After bagging tickets to the much-in-demand Time Travel dinner at the Emirates Airline Festival of Literature, I waited with glee like a child at Christmas. And when the clock finally struck seven on the Friday night and I walked along with hordes of people dressed in their best to the venue at the InterContinental, Dubai Festival City, I craned my neck, various books in hand ready for signings, hoping to catch a glimpse of some of my favourite authors. This is what it must feel like to be a first-timer at the Oscars, my friend whispered to me.
And it didn’t fall short of my expectations. After various sessions, arguments, workshops and book signings throughout the day, writers, literary agents and enthusiasts were getting together for a celebration that promised to remain stamped in time for many.
There was an author at each table - we sat next to Kate Lord Brown (who wrote the acclaimed historical fiction The Perfume Garden). There were tales from Anthony Horowitz who resurrected James Bond and Sherlock Holmes, House of Cards’s Michael Dobbs and comedian and World of Norm author Jonathan Meres to accompany each of the three delicious courses. And there was some superb entertainment from the UAE’s very own a cappella group The Notables. In short, this was a dinner that was a feast for the mind as much as for the senses.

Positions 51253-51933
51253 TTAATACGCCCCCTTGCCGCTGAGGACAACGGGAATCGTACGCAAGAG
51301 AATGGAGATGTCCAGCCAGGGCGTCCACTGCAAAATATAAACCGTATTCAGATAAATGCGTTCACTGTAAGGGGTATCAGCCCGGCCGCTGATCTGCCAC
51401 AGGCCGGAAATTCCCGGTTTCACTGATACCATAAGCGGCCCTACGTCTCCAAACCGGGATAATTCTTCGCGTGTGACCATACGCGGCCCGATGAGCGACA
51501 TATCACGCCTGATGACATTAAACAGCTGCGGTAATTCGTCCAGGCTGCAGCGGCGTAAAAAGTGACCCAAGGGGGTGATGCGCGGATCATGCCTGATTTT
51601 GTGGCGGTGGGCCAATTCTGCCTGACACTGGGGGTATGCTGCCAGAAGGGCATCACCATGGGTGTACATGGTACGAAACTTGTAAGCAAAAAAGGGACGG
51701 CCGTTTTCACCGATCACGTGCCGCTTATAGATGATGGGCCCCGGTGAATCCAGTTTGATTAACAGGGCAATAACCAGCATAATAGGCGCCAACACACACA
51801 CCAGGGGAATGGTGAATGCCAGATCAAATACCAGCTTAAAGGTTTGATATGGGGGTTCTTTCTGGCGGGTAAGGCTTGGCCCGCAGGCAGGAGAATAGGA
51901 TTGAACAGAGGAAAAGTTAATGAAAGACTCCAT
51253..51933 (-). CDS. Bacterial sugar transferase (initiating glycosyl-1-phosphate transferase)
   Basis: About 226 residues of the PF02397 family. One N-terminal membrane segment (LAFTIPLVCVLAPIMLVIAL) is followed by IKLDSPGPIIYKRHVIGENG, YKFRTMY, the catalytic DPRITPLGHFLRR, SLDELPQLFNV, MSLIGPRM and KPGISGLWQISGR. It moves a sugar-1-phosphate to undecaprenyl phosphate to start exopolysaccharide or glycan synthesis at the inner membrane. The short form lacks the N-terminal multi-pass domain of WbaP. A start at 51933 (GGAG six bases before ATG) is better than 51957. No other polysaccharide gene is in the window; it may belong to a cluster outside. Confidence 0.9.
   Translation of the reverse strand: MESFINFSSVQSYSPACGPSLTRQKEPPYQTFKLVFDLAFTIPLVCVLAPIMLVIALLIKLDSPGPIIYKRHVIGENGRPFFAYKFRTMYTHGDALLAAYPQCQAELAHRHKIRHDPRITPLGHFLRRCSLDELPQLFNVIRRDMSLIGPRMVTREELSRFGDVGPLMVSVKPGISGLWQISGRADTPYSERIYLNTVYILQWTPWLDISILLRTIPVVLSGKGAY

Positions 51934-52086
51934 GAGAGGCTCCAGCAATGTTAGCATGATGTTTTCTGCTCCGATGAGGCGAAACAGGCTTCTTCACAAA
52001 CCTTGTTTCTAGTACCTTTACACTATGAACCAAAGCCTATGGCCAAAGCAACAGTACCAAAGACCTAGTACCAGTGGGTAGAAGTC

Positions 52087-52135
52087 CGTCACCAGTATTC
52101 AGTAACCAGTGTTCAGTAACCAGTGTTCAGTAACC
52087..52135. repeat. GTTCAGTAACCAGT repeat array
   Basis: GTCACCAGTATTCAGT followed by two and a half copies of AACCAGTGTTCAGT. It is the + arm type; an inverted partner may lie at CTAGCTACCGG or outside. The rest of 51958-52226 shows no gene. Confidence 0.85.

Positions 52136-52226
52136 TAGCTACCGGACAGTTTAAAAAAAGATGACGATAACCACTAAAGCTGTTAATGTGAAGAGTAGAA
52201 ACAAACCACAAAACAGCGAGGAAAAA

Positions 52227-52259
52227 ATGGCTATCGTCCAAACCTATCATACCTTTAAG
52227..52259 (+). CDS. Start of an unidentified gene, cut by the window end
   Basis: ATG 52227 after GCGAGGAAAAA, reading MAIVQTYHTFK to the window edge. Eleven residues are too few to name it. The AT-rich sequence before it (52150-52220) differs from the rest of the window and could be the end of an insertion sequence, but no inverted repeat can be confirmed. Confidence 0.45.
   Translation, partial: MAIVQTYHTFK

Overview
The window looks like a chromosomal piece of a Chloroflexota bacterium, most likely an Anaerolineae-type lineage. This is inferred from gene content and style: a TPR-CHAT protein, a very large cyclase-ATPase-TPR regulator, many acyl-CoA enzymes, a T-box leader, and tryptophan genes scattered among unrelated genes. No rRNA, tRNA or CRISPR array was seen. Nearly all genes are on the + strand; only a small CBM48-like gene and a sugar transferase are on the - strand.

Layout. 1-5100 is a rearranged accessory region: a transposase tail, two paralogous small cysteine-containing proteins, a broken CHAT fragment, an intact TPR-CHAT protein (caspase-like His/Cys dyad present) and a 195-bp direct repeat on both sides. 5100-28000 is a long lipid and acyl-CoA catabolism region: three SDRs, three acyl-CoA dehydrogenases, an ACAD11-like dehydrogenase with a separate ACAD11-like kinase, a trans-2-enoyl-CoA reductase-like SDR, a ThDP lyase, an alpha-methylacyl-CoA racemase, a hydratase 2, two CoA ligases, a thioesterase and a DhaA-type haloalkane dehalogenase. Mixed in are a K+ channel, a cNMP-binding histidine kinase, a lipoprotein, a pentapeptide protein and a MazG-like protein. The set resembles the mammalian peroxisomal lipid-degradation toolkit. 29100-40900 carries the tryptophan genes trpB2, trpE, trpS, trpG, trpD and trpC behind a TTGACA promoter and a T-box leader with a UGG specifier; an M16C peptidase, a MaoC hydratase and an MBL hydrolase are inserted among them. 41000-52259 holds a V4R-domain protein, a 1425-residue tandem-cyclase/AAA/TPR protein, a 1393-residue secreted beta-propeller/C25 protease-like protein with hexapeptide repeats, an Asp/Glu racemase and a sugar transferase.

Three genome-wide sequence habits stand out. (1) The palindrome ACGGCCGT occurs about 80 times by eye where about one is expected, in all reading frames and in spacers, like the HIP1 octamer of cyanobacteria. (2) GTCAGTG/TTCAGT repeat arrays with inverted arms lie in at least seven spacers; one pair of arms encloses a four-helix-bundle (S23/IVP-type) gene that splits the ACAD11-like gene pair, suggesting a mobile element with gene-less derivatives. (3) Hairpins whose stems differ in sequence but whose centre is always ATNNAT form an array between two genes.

True to the name, each table was given the opportunity to create their own time capsule, where you could choose writers, foods, books and celebrities you’d want to preserve for posterity. Voices grew louder and gestures more vigorous as the table next to us debated whether Donald Trump needed to go in as a lesson for the future on how the world ended. They finally settled on Trump’s hair as an example of how the world was blinded. Everything from Nutella to The Girl with the Dragon Tattoo, Benedict Cumberbatch, Rowling and Adele (yes, the actual people, frozen and preserved for the joy of the future) also made its way in.
But the highlight of the night for me had to be the clever task Horowitz set for guests, where each table was asked to guess the century that excerpts he read out from various books were written in. Meres and Dobbs followed with some captivating anecdotes that provoked much amusement. Between mouthfuls of lamb, saffron rice, cheese dumplings and something that looked like a clock for dessert, each table was then asked to guess the songs performed by The Notables, stirring up much debate and rounding up what was a thought-provoking yet fun-filled night.
As for Horowitz’s guess-the-century task? In a grand announcement at the end, he revealed how he had written all the excerpts sitting in his hotel room over the weekend.